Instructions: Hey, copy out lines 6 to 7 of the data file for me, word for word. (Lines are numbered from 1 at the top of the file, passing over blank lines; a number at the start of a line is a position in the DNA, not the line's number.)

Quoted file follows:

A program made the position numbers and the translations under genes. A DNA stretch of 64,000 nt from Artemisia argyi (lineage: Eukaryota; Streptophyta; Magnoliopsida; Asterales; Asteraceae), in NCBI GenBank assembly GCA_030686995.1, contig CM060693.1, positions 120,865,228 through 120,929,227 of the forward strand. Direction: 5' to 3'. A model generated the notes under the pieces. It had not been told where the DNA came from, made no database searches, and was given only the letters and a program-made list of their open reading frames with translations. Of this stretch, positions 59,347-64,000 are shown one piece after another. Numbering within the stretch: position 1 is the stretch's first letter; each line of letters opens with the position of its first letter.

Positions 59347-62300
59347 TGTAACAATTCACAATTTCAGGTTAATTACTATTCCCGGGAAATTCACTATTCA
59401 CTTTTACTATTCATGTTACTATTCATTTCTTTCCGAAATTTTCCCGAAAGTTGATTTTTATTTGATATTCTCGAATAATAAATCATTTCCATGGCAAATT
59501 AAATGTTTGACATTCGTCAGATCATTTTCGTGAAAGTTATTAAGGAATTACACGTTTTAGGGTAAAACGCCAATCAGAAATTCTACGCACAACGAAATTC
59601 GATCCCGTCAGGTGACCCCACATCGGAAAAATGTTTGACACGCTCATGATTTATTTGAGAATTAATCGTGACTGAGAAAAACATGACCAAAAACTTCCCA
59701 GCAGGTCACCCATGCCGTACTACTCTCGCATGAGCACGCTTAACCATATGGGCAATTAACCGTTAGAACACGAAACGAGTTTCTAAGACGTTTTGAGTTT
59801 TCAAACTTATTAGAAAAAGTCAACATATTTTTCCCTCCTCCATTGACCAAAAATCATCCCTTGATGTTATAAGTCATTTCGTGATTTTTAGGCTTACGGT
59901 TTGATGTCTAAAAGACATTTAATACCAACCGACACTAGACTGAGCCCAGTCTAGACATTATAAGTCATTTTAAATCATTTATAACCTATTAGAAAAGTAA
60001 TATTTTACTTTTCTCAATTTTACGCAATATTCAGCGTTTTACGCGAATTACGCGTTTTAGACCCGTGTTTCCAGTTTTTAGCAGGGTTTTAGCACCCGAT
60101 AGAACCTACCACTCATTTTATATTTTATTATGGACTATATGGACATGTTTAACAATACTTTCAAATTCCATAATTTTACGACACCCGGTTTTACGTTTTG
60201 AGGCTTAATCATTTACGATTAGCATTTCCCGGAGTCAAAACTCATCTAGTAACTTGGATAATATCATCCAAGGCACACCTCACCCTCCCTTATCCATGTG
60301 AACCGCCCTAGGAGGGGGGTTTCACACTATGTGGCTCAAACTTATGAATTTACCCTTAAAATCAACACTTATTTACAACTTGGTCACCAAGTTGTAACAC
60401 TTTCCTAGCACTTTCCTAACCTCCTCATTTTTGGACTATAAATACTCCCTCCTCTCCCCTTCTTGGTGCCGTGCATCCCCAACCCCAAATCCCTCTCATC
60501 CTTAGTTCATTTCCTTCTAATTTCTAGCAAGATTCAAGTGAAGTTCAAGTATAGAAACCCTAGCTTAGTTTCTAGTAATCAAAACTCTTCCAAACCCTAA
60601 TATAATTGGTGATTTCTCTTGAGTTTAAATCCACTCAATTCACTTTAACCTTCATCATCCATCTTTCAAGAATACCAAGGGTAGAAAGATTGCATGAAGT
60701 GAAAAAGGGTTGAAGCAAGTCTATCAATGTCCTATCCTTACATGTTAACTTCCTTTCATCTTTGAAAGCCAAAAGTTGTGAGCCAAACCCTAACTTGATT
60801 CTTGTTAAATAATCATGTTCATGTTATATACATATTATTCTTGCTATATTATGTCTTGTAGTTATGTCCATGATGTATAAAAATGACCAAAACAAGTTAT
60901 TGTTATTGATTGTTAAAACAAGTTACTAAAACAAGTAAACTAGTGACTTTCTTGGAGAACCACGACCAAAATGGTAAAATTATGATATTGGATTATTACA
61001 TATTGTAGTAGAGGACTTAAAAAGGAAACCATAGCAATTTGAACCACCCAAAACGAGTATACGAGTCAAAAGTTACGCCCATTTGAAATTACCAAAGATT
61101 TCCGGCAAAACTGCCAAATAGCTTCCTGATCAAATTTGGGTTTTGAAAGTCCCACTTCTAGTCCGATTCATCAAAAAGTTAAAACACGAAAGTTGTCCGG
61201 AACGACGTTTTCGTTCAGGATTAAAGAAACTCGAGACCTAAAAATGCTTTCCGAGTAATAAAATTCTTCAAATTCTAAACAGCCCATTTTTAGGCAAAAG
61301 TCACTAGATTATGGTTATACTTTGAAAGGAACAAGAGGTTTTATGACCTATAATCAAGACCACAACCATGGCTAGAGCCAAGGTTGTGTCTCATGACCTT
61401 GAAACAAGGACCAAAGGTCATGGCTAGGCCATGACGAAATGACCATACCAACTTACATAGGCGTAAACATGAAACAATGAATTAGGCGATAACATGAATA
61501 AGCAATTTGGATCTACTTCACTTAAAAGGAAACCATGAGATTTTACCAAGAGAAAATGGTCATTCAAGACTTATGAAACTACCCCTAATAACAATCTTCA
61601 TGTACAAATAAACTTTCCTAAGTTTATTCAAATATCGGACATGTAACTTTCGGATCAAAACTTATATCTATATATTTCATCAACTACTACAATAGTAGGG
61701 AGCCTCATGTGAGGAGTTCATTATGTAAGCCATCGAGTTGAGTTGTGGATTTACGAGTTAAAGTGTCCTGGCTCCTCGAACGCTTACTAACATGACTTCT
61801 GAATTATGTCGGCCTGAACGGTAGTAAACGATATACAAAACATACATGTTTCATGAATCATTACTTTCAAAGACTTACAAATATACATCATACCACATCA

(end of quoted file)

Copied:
59601 GATCCCGTCAGGTGACCCCACATCGGAAAAATGTTTGACACGCTCATGATTTATTTGAGAATTAATCGTGACTGAGAAAAACATGACCAAAAACTTCCCA
59701 GCAGGTCACCCATGCCGTACTACTCTCGCATGAGCACGCTTAACCATATGGGCAATTAACCGTTAGAACACGAAACGAGTTTCTAAGACGTTTTGAGTTT